Victoria Falls is a popular incentive destination | Picture: Cansaf

Thursday, 15 September 2011
Joern Lucht

Incentive-Research-FoundationAfter more than four years of turbulence in the incentive and recognition industry, there are now indicators of a trend toward stability in both merchandise and travel programs.

So says a new report by the Incentive Research Foundation (IRF).

“What we are seeing is the new ‘normal,’” said IRF President Melissa Van Dyke.

“The general buying outlook for merchandise and travel program planners has moved from negative or flat, to slightly positive. There’s an underlying current of normalization – even suggesting growing optimism.”

The reason behind the uptick in confidence is a downturn in the correlation between incentive programs and outside drivers. According to the IRF pulse study, the influence of factors such as financial forecasts, competitors’ reactions and sensitivity to program extravagance has declined.

Even the economy, what many consider the dominant force affecting every business decision, is lessening its grip on incentive travel planning, with half of respondents saying they feel no pressure to change destination.

More than half the respondents claim that the economy has either no impact or a positive impact on the implementation of merchandise programs. An optimistic three-quarters of those queried expect no change to their incentive budgets, with a few even predicting a slight increase.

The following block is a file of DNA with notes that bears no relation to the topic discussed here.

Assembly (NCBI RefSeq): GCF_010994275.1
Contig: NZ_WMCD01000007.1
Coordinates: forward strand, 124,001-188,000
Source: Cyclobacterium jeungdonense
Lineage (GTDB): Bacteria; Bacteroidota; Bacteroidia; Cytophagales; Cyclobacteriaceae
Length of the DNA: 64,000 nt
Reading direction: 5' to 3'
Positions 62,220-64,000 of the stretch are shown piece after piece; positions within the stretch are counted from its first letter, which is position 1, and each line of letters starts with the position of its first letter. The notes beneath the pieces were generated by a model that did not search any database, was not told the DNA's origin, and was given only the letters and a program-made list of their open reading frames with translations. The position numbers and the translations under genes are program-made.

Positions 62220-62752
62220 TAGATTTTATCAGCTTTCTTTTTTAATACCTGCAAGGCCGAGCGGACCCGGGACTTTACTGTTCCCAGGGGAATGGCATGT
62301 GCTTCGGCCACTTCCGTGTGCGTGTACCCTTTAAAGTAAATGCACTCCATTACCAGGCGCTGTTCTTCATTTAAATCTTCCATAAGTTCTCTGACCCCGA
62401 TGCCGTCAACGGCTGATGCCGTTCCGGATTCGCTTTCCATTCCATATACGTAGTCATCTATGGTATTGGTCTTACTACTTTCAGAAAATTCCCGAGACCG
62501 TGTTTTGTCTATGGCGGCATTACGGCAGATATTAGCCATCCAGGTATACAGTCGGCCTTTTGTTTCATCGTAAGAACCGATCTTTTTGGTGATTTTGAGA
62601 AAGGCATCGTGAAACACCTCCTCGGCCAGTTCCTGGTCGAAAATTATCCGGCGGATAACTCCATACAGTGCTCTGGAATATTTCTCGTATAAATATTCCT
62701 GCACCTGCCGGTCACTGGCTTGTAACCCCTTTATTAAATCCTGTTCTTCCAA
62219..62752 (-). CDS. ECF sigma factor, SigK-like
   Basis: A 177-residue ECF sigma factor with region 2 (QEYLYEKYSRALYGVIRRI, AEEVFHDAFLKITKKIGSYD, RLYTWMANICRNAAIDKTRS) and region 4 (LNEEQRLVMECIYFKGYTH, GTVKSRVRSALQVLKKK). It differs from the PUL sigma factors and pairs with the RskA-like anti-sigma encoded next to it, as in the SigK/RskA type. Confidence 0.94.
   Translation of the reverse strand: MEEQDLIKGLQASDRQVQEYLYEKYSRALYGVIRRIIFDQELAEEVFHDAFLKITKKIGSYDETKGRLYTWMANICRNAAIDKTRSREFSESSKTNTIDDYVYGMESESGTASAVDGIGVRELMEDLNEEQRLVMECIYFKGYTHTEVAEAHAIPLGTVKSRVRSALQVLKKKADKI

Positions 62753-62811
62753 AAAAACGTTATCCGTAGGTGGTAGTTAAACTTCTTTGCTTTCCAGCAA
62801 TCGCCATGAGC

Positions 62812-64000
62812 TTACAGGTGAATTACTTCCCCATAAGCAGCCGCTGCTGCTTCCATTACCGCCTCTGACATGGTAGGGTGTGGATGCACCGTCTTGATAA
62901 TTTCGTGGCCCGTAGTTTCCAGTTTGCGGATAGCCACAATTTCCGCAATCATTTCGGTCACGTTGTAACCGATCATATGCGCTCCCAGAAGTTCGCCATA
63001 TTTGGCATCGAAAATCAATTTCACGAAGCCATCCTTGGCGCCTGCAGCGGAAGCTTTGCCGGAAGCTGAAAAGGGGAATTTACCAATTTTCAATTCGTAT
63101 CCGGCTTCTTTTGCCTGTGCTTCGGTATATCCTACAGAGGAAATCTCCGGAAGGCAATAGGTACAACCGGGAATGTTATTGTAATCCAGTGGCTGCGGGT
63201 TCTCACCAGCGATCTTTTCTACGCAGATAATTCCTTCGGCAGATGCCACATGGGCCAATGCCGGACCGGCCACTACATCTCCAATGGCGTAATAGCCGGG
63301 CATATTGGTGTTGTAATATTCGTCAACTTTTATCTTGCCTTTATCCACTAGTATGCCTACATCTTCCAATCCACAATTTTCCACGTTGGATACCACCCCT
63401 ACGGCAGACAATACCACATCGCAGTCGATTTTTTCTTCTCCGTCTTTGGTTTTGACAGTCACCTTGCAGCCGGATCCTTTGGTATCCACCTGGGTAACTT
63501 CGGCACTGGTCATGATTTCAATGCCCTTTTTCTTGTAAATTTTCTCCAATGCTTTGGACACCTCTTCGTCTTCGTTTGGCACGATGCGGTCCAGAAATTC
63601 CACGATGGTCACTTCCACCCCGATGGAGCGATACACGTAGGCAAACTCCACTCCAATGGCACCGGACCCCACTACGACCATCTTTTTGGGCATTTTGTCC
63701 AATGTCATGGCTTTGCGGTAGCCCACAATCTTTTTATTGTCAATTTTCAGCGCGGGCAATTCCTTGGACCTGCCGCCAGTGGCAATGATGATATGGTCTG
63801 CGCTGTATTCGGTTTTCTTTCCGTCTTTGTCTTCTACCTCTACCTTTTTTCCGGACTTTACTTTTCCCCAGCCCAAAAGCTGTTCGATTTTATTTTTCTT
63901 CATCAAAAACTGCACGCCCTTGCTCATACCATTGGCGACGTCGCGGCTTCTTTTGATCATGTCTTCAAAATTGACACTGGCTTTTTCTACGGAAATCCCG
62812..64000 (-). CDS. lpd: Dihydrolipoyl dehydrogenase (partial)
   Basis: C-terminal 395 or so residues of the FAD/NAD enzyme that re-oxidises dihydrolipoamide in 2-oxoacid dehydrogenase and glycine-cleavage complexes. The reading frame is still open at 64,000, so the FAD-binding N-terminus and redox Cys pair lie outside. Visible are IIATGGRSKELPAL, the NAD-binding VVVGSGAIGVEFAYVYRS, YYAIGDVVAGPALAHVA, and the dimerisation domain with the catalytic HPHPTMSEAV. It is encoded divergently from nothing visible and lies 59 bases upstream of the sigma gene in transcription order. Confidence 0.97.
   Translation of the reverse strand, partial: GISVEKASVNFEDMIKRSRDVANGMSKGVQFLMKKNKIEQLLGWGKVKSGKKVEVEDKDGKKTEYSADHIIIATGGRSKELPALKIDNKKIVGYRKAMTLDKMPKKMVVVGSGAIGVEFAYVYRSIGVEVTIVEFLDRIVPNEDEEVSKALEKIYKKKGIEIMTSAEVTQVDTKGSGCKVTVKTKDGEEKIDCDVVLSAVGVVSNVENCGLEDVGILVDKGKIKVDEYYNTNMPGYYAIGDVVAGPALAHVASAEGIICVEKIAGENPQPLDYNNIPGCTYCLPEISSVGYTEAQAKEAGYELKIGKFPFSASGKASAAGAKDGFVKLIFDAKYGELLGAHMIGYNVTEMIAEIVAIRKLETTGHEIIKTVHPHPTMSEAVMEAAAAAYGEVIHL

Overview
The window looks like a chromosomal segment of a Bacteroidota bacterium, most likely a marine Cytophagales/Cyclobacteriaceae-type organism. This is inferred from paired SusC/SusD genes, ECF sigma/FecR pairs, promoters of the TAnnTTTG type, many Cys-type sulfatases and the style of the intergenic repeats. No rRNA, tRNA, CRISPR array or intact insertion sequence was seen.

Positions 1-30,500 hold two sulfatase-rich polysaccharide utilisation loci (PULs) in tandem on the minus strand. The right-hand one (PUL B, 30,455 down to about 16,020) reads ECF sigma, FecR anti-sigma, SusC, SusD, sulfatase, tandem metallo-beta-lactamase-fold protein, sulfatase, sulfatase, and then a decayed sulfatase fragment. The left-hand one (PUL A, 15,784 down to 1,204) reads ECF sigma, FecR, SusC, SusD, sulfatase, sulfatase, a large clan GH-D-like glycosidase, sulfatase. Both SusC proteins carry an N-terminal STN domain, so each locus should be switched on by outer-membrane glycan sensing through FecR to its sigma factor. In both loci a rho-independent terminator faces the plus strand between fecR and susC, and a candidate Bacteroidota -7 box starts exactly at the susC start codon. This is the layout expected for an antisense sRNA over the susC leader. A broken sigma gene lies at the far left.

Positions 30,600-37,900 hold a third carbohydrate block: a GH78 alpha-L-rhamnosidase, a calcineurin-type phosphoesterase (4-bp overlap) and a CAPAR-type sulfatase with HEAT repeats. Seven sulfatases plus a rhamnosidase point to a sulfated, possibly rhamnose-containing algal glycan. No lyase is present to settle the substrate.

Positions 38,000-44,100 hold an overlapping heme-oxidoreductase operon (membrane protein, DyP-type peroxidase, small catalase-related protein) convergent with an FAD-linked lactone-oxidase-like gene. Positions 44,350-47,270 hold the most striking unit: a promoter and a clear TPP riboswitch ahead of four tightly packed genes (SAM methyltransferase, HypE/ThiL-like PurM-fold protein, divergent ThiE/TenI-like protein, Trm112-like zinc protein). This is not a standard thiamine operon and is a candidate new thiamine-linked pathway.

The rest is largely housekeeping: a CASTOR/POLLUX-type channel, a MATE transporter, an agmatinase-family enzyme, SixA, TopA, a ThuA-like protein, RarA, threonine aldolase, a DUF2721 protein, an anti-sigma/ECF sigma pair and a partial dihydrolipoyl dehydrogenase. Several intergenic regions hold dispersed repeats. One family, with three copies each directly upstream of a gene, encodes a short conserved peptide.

Daily News Alert: Subscribe to stay on top of meetings industry developments

In all, a near 80 percent of planners are looking forward to a positive 2012.

Incentive Travel Trends:

Overall, the economy’s impact on program planners’ ability to implement incentive travel programs is stabilizing with about 66% saying that the economy has either no impact or a positive impact. Still, a full quarter of respondents view the economy as having a slight or very negative impact on their programs.

Similar to last fall, 41% of respondents in Spring 2011 expect their incentive travel budget to slightly increase and 38% expect it to remain unchanged. This means that the vast majority (almost 80%) of planners are looking toward a positive 2012.

Likewise, last fall, over 50% of program planners said they would not be changing their destination choice. About a quarter said they will be moving from an international to a domestic location and a little over 10% will be moving back to an international destination.

Involvement by procurement is beginning to normalize as well with over 50% in Spring 2011 seeing no change or only a slight decrease in procurement’s involvement, significantly different from last fall when 64% of respondents saw an increase in procurement’s involvement.

As reported last fall that the vast majority of respondents were not expecting any great move from group to individual travel and this holds true for the spring of 2011 as well; 65% of respondents said they do not anticipate any movement toward individual travel this spring. Twenty-nine percent saw a slight or significant increase.

Despite the normalization in a number of indicators, there still remains some movement in planners’ efforts to optimize their programs, including the air, accommodation and non-meal components.

Looking forward, corporate social responsibility and integration with sales management tools are on the horizon. One in four respondents indicated they now use a CSR component in their incentive programs and one in five indicated they have integrated their program with other Sales Management Tools.

The full Spring 2011 pulse study is availale for download here (PowerPoint Presentation).